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Taxi driver

Pick up passengers and take them to their destination by the quickest and safest route.

Also known as: private hire vehicle driver, cabbie, cab driver

About skillsGetting in

About the job


Source: National Careers Service



Entry level





Entry level





Entry level




people are currently employed

High growth

300 more jobs in 5 years

These figures refer to this job and similar ones with comparable skills and qualifications. They only apply to Scotland. Source: Oxford Economics

What it's like

You would pick up passengers and take them to their destination by the quickest and safest route.

Taxis are an important part of any town or city's transport system. Taxis can be either a ‘black cab' or a licensed saloon car. Both types have a licence plate and roof sign that states they are a taxi.

The other type of passenger transport around town is a private hire vehicle that runs through an operator.

When working in a taxi or private hire vehicle, you would:

  • Take job details over the radio from the operator at the office or by an in-car computer

  • Help to load and unload passengers' luggage

  • Help passengers to get in and out of the vehicle if needed

  • Take payments

  • Keep the vehicle clean and roadworthy

  • Keep accounts and records, if self-employed

As a taxi driver you might be booked in advance, wait on an official taxi rank or pick up passengers while on the move, for example in a busy shopping area.

If you work as a private hire driver you would only collect passengers that have pre-booked through your operator. You cannot be flagged down in the street.

You could combine normal 'pick-up' jobs with contract work such as school runs. You might also make longer-distance trips such as taking people to airports, or to and from concerts in other towns.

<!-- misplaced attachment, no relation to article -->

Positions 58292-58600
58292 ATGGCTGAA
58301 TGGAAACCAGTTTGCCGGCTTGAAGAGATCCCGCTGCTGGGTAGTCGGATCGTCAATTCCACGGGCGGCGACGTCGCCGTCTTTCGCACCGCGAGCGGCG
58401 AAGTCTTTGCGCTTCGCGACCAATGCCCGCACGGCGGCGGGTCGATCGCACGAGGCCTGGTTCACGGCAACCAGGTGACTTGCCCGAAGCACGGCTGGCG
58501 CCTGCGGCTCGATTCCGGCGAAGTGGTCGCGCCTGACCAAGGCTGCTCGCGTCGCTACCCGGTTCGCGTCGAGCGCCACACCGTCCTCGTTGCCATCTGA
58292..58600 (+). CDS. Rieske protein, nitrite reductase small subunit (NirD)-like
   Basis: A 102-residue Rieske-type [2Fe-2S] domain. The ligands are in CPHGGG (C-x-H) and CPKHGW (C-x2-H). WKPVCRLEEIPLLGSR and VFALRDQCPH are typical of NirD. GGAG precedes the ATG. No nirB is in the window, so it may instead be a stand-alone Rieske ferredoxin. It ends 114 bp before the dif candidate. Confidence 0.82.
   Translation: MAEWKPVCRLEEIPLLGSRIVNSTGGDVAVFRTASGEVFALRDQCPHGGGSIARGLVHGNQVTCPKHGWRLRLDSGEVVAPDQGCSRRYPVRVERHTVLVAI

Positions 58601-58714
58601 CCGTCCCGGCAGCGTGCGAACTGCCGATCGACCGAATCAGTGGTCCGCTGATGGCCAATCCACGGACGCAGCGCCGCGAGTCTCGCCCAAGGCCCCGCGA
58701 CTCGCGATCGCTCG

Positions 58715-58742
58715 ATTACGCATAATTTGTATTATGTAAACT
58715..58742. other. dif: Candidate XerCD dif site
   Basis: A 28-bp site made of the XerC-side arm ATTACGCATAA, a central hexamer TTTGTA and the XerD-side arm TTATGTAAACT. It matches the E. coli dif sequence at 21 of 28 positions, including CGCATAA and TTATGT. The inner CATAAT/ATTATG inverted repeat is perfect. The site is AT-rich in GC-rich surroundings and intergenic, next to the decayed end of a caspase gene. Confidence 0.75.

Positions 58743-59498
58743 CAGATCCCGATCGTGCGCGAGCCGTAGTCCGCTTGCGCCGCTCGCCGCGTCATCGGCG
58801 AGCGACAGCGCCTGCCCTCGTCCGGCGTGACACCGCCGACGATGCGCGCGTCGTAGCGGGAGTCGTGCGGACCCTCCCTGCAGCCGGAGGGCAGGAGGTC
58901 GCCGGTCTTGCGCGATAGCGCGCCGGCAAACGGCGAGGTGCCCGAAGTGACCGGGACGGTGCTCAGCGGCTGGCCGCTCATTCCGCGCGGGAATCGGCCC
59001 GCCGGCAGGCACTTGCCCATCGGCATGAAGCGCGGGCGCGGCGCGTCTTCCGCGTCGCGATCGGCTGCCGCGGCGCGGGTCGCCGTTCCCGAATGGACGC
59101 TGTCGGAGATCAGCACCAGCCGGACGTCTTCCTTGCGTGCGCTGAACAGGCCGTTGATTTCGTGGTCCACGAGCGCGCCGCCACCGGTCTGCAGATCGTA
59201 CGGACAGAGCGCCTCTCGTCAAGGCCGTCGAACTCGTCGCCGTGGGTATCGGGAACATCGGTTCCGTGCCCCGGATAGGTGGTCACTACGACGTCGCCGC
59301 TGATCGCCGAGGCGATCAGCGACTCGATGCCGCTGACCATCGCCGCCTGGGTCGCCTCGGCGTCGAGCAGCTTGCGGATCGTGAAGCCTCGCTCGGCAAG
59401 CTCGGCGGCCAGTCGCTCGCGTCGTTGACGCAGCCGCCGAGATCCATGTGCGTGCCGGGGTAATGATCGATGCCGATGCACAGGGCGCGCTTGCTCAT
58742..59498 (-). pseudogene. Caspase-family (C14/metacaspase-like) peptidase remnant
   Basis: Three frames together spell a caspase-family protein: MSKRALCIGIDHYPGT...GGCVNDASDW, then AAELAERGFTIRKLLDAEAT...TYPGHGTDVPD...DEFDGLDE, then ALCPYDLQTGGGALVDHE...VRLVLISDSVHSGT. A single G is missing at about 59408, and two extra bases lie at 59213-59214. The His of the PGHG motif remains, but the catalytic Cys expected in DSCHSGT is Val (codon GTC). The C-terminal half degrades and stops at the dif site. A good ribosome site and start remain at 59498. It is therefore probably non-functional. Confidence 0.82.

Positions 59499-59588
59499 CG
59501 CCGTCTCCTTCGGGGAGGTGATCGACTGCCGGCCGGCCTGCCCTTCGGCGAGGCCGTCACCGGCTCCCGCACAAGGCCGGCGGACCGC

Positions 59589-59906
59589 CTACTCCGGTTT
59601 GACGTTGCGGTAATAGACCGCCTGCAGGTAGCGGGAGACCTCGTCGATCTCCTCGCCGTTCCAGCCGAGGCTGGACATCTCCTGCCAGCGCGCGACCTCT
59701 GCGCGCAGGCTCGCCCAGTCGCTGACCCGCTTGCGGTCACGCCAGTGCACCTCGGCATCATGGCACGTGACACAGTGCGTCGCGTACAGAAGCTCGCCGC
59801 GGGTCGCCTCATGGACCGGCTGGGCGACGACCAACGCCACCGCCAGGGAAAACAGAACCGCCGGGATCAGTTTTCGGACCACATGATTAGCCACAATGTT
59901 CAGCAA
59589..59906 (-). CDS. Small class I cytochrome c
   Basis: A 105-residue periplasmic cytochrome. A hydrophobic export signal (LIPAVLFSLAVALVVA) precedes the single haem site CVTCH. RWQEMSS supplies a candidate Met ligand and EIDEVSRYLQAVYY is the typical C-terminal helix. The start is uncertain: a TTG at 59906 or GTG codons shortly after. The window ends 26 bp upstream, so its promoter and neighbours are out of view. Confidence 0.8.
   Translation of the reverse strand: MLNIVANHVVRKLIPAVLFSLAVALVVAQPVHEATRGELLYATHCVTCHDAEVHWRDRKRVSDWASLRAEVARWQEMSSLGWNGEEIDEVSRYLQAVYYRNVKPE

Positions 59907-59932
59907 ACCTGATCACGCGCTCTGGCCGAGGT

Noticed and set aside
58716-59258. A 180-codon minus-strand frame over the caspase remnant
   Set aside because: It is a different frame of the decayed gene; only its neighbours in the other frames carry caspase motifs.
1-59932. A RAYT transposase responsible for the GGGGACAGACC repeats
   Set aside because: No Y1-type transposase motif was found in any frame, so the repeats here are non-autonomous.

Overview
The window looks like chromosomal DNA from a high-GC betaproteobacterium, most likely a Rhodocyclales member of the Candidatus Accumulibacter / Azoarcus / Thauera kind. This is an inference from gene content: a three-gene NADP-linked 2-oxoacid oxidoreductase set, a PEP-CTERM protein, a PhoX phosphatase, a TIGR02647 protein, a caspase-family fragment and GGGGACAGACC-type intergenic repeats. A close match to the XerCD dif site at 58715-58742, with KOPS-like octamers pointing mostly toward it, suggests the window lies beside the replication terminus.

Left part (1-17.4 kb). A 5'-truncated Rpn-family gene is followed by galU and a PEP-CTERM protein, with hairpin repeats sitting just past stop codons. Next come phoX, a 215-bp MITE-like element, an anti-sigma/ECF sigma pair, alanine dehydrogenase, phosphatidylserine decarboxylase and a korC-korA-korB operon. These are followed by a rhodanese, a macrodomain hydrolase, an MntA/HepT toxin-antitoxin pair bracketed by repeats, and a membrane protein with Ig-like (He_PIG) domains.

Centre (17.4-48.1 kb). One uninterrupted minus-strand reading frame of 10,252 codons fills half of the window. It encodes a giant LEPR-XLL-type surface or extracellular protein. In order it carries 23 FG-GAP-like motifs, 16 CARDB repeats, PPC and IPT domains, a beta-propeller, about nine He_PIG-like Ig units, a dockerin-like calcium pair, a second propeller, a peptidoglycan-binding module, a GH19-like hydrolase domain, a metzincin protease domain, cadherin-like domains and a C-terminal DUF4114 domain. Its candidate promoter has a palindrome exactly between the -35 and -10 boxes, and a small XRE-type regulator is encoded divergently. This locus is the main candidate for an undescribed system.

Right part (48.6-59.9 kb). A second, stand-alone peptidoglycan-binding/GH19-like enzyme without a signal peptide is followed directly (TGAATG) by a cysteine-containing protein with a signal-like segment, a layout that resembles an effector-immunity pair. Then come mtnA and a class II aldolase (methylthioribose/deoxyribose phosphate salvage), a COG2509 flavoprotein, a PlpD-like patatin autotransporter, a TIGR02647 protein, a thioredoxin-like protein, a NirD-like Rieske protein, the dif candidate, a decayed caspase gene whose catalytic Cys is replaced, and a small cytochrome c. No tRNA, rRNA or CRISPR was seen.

This job allows you to choose your hours, but you will find more work in the evenings and at weekends. Friday and Saturday evenings would be your busiest times. You would work between 40 and 60 hours a week if full-time.


You would spend most of your time on the road, sometimes in heavy traffic.


You would be constantly on the move.

Explore more information about this job

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Top skills

Skills are things you're good at. Whether you know what yours are or not, everyone has them!

It's useful to learn which ones are important in a job so you know the areas you need to brush up on. It can also help you work out if you're suited to a career.

Here are some of the skills you'll need to do this job:

  • problem solving
  • resourceful
  • respecting
  • building relationships
  • verbal communication
  • recalling
  • developing a plan
  • time management

Your skills are important

Our unique skillsets are what make us stand out from the crowd. Learn about each skill in depth and discover what employers look for in your applications and interviews.

Discover skills

Getting in

Explore the sections shown for more information about getting into this career.

You might have qualifications which are not shown here but will allow you access to a course. You can compare your qualifications by looking at their SCQF Level. For more information about this, check out the SCQF website.

Always contact the college, university or training provider to check exactly what you'll need.

Colleges and universities will list subjects you'll need for entry to a course. Some useful subjects include:

    There are no formal qualifications required to enter this role, however a good general education may be useful.

    Many employers value additional driver training which could include the Advanced Driving Test offered by the Institute of Advanced Motorists (IAM).

    Qualifications and experience that show helping customers, time management and local geographic knowledge will be of value. 

    Evidence of basic mechanical skills, such as Skills for Work Automotive Skills (SCQF level 4), would also be welcome.

    You will need a special licence to be a taxi driver or private car hire driver. You will apply to your local authority for this licence and each may have their own criteria which may include:

    • normally, to be 21 years old

    • to have a clean current driving licence

    • to have been driving for at least 12 months

    You may need to pass a test of knowledge about the local area.

    If you are using your own vehicle, it will also need a special licence. These licences need to be reviewed and the timescales of this depends on the local authority.

    You may need to pass a medical examination.

    You need to be approved for membership of the Protecting Vulnerable Groups (PVG) Scheme run by Disclosure Scotland.

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